Favorite 90s Albums: #1 – PJ Harvey – “Rid of Me”

Writing this list of 90’s albums has forced me to spend a lot of time thinking about what I value in music.  Looking over the final list, I think there’s a few traits that have popped up repeatedly:  Originality, emotion, charisma, ambition, and a little bit of weirdness, to name a few.

It’s fitting, then, that the top album would be by PJ Harvey, who I think has come to exemplify all of those traits with her music over the years.  I consider her the best artist of the 90’s and one of the best singer-songwriters of all time, male or female.  And when deciding which album should be number one on the list, I couldn’t bring myself to pick an album besides Rid of Me.  To me, it’s an album that has everything:  It’s largely unlike anything that came before it (or since), it has more emotion and angst than anything else I’ve ever heard, it’s the creation of an incredibly distinct artist, and in its own way it’s a work of great ambition and scope.

More than anything else though, Rid of Me is just plain crazy.  It is and will always be the definitive “crazy ex-girlfriend” album.  I don’t know what happened to PJ Harvey while she was living on a farm in England that inspired this, but few albums have the sense of catharsis and emotional release that Rid of Me does.  It wants to shock you, and it does so immediately with its haunting cover art of a topless PJ thrown against a wall with her medusa-like hair coiled around her.

There’s lyrics like “I’ll make you lick my injuries and “I’m gonna twist your head off” from the title track.  There’s a song about the hand-job from hell (“Rub ‘Til it Bleeds”), another about Tarzan’s poor girlfriend Jane (“Me-Jane”), and at one point a poor ex-boyfriend has his legs severed by PJ in one of the album’s most harrowing moments.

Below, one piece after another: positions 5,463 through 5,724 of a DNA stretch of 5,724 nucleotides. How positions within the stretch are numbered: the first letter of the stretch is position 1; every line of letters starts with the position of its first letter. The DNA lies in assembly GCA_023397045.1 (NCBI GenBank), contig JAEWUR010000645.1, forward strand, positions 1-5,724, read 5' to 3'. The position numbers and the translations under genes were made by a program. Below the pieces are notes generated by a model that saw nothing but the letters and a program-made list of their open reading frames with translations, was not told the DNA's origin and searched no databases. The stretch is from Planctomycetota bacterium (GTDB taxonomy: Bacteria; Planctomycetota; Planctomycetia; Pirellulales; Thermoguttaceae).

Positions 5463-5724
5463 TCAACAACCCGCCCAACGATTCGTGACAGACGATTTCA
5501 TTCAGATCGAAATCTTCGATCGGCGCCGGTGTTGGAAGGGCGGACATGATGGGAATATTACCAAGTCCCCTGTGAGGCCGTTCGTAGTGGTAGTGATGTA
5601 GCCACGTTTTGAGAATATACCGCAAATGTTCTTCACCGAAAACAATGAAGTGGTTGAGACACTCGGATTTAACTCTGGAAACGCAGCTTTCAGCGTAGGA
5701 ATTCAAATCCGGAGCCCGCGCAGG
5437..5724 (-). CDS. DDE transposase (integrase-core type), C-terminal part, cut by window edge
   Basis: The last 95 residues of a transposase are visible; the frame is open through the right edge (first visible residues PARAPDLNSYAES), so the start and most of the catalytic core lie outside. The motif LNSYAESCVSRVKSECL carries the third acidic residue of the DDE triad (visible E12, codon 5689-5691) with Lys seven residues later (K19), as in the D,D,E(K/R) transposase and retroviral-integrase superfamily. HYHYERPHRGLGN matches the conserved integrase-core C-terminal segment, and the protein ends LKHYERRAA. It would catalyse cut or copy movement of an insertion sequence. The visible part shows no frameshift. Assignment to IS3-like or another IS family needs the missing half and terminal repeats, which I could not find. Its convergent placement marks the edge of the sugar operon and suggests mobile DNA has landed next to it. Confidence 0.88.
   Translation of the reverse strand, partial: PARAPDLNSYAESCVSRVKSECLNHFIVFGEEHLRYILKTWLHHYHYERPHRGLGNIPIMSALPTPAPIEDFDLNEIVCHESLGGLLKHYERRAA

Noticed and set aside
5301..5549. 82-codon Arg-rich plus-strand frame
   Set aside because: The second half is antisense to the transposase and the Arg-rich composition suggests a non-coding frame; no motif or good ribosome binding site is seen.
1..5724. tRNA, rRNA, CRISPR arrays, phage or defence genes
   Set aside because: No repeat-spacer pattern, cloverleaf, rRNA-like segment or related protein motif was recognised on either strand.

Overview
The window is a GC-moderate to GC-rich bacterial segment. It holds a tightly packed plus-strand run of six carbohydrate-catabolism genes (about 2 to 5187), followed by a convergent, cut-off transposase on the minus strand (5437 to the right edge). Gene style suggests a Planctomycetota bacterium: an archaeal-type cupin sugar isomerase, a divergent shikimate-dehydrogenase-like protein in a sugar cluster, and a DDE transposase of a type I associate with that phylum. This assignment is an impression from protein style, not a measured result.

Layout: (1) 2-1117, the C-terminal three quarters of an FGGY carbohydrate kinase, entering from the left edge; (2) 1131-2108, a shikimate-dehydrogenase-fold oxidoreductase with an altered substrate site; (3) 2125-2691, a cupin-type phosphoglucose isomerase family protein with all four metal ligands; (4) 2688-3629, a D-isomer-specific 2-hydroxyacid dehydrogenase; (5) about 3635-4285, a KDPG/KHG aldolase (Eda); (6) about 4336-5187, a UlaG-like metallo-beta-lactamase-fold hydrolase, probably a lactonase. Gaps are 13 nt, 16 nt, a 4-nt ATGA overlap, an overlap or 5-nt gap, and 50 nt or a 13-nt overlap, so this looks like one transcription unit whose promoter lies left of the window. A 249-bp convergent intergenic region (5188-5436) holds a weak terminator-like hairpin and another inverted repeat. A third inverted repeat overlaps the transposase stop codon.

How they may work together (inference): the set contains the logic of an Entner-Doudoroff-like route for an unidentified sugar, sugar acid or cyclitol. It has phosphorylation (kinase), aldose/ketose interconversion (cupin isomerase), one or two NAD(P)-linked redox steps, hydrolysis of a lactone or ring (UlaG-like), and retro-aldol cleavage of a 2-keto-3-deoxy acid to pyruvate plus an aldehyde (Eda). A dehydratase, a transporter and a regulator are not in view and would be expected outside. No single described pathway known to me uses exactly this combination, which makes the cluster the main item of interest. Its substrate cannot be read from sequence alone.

The lyrics are just part of Rid of Me‘s groundbreaking madness.  For the album, PJ brought in Steve Albini, who gives the album his distinctive raw production, full of the kind of noise he helped to pioneer as a member of Big Black and an engineer of the Pixies and Breeders.  With its lyrics combined with the production, everything about Rid of Me is taken to the extreme. Many were turned off by Albini’s production, and PJ later released the demo versions of some of the songs on 4-Track Demos for fans put off by all the noise and abrasiveness.  There’s also remixes of the album floating around on youtube that put PJ’s vocals higher in the mix.

It might just be that I’m a Steve Albini fanboy, but I’ve always found his production integral to Rid of Me‘s greatness.  It’s just another way that the album is completely uncompromising, almost to the point that it seems to be actively antagonizing listeners that aren’t prepared for its full-on assault of the senses.  The sound of the live instruments gives the album more life, and as a result makes its contents terrifyingly real.

At the center of all of the carnage and noise is PJ herself.  While Rid of Me is extremely conflicted, it’s clearly the work of an artist who is incredibly sure of herself.  The way the album forsakes all taboos and conventions, particularly for a female artist, only adds to the its considerable power.  On “50 ft Queenie” she flaunts her cocksure bravado and badassery: “hey I’m the king of the world/you wanna hear my song?”  While Rid of Me is an album that had potential to alienate a lot of people, it’s as if she knew deep down that people wanted to hear her crazy songs anyways.